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COMMENT: Appleton can provide right ingredients
IT’S obvious why Burnley would want to pinpoint Mick McCarthy in the hunt for the next hotseat incumbent.
The Yorkshireman took Wolverhampton Wanderers up to the Premier League in 2009, and kept them up for two seasons.
He commands authority and respect. He could get a grip on a squad that could well be feeling vulnerable not just as a consequence of the unanticipated loss of their manager last week, but also on the back of some brittle defensive performances which have led to points being dropped at an alarming rate – home and away.
He could be their Mr Fix-It. But for how long?
The 53-year-old is keen to manage in the Premier League again sooner rather than later.
His immediate ambitions may not match Burnley’s.
Yes, the Clarets long for a top flight return also. But as co-chairman Mike Garlick pointed out this week, they feel it does not have to be achieved this season. There is not the same urgency.
This is a long-term plan, it needs a long-term appointment and a patient approach, and Michael Appleton is proving a tantalising proposition.
Although Portsmouth is the 36-year-old’s first job in full-time management, an impressive coaching CV stretches back almost a decade.
In that time he has worked under the stewardship of Gary Megson, Tony Mowbray, Roberto di Matteo and Roy Hodgson – earning excellent appraisals from all.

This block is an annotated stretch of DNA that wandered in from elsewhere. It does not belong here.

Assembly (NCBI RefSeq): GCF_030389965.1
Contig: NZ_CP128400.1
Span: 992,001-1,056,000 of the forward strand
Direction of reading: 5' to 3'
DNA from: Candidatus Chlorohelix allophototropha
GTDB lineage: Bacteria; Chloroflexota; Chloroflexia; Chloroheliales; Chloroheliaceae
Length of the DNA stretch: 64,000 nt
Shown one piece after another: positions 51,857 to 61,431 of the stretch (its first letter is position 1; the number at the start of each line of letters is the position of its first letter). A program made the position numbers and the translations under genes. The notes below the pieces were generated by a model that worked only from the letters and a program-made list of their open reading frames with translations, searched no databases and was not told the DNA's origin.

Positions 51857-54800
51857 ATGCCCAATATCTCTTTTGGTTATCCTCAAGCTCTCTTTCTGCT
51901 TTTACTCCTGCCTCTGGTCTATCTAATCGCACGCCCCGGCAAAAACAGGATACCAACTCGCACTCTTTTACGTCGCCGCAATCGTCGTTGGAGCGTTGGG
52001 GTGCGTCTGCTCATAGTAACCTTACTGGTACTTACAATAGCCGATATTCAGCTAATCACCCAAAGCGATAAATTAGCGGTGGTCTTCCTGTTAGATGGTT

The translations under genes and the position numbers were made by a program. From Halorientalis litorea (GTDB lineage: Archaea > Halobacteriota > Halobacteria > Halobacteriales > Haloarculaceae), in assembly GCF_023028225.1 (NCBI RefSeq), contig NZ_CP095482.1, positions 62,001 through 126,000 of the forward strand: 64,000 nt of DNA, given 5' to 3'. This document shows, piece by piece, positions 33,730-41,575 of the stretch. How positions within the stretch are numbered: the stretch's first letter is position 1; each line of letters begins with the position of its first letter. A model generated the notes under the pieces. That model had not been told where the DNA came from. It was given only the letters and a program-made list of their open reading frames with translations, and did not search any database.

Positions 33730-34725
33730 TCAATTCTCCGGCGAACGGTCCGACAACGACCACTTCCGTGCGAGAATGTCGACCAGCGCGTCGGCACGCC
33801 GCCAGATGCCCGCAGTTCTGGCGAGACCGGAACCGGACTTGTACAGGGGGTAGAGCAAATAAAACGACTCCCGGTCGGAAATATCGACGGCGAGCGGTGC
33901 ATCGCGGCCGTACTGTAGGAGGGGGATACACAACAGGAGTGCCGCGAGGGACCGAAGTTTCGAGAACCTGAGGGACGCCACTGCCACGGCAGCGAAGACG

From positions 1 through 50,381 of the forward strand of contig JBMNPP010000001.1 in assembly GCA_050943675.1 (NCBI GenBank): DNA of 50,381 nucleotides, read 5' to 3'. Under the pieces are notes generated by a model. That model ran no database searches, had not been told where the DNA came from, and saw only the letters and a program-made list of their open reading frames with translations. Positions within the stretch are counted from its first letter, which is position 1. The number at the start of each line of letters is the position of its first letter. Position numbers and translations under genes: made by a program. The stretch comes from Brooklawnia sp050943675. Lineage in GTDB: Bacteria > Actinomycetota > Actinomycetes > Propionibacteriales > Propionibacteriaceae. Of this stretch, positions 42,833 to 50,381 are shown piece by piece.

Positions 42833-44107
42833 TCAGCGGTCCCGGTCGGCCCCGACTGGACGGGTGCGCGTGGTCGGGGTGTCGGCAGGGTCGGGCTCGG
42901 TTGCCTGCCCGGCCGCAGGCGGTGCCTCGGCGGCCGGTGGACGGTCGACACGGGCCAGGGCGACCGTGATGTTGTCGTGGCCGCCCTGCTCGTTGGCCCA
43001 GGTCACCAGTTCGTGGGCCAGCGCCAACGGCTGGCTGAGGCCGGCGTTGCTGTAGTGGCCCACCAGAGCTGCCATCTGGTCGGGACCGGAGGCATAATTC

Upon Appleton’s appointment as Portsmouth boss in November 2011, then Baggies manager Hodgson said: “All we can do is bemoan the fact it is a great loss for us and congratulate Portsmouth on appointing an excellent manager.”
In the early days, Salford-born Appleton was Mark Hughes’ boot boy at Manchester United, approaching those duties with as much diligence as he displayed on the field. Sir Alex Ferguson is a fan.
Appleton was popular for Preston North End too, helping them to win promotion as Division One champions in 2000 – the year Burnley finished runners-up.
He was signed by West Brom the following January.
Like Eddie Howe, who became Burnley boss aged just 33, injury forced early retirement. A career in coaching came ahead of schedule at 27, but it never fazed him.
Neither has Portsmouth’s financial strife, which has had severe implications on the job he was been able to do.
Falling into administration for a second time incurred a hefty points deduction, transfer embargoes and consigned them to relegation from the Championship.
Until two days before this season started he did not have a single professional footballer.
He has since persuaded 18 to play for him on rolling monthly contracts and in the face of adversity he has demonstrated true fight.
Against the odds, Portsmouth have punched their way to a mid-table position.
In this battle for the Burnley hotseat, Appleton is a stand-out contender.
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